Gin is not just a drink, it’s a culture. In an era where binge culture, and having everything now-now-now, negates from the notion of sitting back, in good company, in the perfect setting and enjoying a fine drink. Now we are not going on a hipster millennial rant before you decide to navigate away, don’t worry, we are not becoming that annoying “craft beer *wearing lumberjack shirt*) guy. No, we are simply tipping our hat to all your gin lovers out there, those who enjoy an elaborate gin concoction, all the way to the purists who accept nothing else but a simple pour over ice and maybe with tonic. This article is to celebrate you and the wonderful gin culture which brings people together, whatever the season, a reason to be happy, a reason to raise a glass and cheers to good health. From here in London all the way to our friends in Tokyo and beyond, every country has a signature pour and everyone who loves gin has an idea about how it should be served.
Although we, G&T people, love to keep our favourite tipple simple, these variations HAVE to be tried. Herbs and spices can really bring out the flavours of the botanicals in the gin and make your G&T a whole lot brighter and bolder.
Tonic water, made with bitter quinine mixed with sugar and lemon, was used in India by the British army to ward off Malaria – often helped down with a ration of gin. Years later is it now the quintessential mixer for Gin. Peter Spanton Beverages has looked back to redefine modern tonic water.
Our second “ILoveGin club” monthly G&T box will feature two of the Peter Spanton range: Their Classic No.1 Tonic Water, and their No.9 Cardamom Tonic Water.
In their signature classic No 1. London Tonic, the strong taste of quinine is balanced with Sicilian lemon oil and the essence of bitter orange peel. It is sweetened with Sucralose which is 600 times sweeter than sugar so only a very small amount is needed to produce a perfect tonic of under 4 calories.
With rocketing popularity of the iconic Italian spirit Campari plus gin revolution that has been occurring over the passed few years, the Negroni is now seen on most London cocktail bars. Bitter but sweet, simple yet complex and still so refreshing – it’s no wonder this historic drink has experienced a revival.
To stir one up at home, follow our recipe below for the perfect Negroni.
A brief history of the Negroni
The Negroni is an adaptation itself – of the Americano, a simple blend of Campari, vermouth and soda. Story goes that the drink was invented in Florence in 1919 when Count Negroni asked for a slug of gin in his Americano in place of the soda. So the aromatic Negroni was born, and was swiftly adopted by Italians as a pre-dinner drink, or a palate-cleansing settler for after dinner.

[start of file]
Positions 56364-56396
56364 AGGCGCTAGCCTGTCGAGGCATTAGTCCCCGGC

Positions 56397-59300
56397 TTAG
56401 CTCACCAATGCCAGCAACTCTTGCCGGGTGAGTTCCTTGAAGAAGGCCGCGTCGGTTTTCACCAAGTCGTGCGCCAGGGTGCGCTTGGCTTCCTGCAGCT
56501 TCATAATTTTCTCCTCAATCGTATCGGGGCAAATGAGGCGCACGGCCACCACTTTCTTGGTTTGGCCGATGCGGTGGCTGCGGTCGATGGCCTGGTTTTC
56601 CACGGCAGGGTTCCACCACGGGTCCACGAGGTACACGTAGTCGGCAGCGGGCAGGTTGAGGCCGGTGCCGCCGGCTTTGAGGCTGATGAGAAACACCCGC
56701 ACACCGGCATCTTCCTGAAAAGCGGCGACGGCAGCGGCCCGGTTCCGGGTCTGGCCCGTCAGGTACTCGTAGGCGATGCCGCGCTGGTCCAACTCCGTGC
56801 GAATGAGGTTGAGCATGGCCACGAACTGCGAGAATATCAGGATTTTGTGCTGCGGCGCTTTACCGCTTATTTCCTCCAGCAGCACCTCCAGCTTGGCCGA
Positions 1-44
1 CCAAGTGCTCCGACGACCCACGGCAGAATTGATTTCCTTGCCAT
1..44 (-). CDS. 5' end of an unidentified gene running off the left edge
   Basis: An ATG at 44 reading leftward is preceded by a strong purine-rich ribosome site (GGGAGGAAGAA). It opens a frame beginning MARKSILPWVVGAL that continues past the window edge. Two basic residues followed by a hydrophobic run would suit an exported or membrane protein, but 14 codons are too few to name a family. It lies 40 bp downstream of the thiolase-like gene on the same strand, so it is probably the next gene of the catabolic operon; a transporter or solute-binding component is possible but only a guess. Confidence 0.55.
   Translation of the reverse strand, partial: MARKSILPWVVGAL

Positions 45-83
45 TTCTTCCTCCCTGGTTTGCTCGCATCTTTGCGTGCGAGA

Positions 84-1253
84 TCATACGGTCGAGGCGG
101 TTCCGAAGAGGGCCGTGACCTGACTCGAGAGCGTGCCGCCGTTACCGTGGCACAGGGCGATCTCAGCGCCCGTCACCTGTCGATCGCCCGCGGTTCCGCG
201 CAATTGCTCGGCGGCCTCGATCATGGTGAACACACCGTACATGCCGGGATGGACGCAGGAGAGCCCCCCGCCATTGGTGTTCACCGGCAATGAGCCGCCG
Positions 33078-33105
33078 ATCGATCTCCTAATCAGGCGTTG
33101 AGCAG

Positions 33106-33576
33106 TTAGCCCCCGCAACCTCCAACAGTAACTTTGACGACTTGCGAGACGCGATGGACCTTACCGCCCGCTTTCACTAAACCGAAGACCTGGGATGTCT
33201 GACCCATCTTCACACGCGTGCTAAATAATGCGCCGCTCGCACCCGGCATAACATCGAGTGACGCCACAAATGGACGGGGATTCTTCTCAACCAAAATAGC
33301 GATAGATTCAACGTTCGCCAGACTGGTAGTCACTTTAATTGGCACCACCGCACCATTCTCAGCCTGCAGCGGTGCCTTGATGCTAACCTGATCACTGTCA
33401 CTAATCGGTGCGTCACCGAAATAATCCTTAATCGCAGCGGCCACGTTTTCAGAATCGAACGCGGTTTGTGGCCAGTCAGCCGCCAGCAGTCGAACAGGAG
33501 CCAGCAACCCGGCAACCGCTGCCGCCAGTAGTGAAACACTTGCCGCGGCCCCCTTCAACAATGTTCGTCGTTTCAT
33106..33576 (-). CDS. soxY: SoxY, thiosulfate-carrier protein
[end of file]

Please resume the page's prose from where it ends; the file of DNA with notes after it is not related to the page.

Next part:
Perhaps the simplest of cocktails with such minimal ingredients yet having said that there are numerous ways to serve your martini – shaken, stirred, dirty, dry. Not to mention temperature, ratios or the garnish debate. I believe the real secret lies in the quality of the ingredients, but each and every person seems to have their own special formula. Here’s how we think the martini is done best:
On Monday we visited Graphic Bar in Soho – for ‘the greatest cocktail tournament in history!’ It was our first visit there and we loved it!
It was the first round of the Gin Off event they are running over the course of the next 6 months, there was a great vibe with a room full of gin enthusiasts. Graphic have a fantastic back bar featuring over 300 different gins but this night was all about 4 very competitive Gin brands: Bols Genever, Whitley Neill, Copper Head and Plymouth Gin.
Each night of the gin off, a bartender from each brand creates a signature inventive cocktail to show off their incredible gin. Each cocktail was then judged by everyone in the bar. They served a fascinating array of cocktails shown below, but a special congratulations to Copper Head for winning round 1 and Whitley Neill for Runner up.
These guys served up ‘I’m not a cupcake’ – gin, sherry and lemon juice featured in this cocktail which was then topped up with Champagne and served in a chocolate cup.